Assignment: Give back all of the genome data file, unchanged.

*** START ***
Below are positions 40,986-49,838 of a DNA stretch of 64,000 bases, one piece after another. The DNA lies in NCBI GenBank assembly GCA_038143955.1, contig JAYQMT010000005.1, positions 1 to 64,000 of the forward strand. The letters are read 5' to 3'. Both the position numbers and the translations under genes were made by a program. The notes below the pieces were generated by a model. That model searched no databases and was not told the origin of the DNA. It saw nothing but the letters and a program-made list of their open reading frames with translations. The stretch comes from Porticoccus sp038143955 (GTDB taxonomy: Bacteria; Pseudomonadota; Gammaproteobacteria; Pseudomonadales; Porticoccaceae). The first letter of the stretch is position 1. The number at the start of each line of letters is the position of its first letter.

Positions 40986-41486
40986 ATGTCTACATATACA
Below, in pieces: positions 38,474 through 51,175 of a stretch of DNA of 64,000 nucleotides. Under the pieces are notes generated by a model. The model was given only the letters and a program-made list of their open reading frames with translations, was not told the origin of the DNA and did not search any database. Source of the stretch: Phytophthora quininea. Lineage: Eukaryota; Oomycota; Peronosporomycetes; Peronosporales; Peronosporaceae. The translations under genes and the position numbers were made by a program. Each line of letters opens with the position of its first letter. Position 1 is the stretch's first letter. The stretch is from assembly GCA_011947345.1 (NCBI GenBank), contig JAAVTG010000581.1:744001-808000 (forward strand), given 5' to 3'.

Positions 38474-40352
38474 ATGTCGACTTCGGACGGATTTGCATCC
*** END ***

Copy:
Below are positions 40,986-49,838 of a DNA stretch of 64,000 bases, one piece after another. The DNA lies in NCBI GenBank assembly GCA_038143955.1, contig JAYQMT010000005.1, positions 1 to 64,000 of the forward strand. The letters are read 5' to 3'. Both the position numbers and the translations under genes were made by a program. The notes below the pieces were generated by a model. That model searched no databases and was not told the origin of the DNA. It saw nothing but the letters and a program-made list of their open reading frames with translations. The stretch comes from Porticoccus sp038143955 (GTDB taxonomy: Bacteria; Pseudomonadota; Gammaproteobacteria; Pseudomonadales; Porticoccaceae). The first letter of the stretch is position 1. The number at the start of each line of letters is the position of its first letter.

Positions 40986-41486
40986 ATGTCTACATATACA
Below, in pieces: positions 38,474 through 51,175 of a stretch of DNA of 64,000 nucleotides. Under the pieces are notes generated by a model. The model was given only the letters and a program-made list of their open reading frames with translations, was not told the origin of the DNA and did not search any database. Source of the stretch: Phytophthora quininea. Lineage: Eukaryota; Oomycota; Peronosporomycetes; Peronosporales; Peronosporaceae. The translations under genes and the position numbers were made by a program. Each line of letters opens with the position of its first letter. Position 1 is the stretch's first letter. The stretch is from assembly GCA_011947345.1 (NCBI GenBank), contig JAAVTG010000581.1:744001-808000 (forward strand), given 5' to 3'.

Positions 38474-40352
38474 ATGTCGACTTCGGACGGATTTGCATCC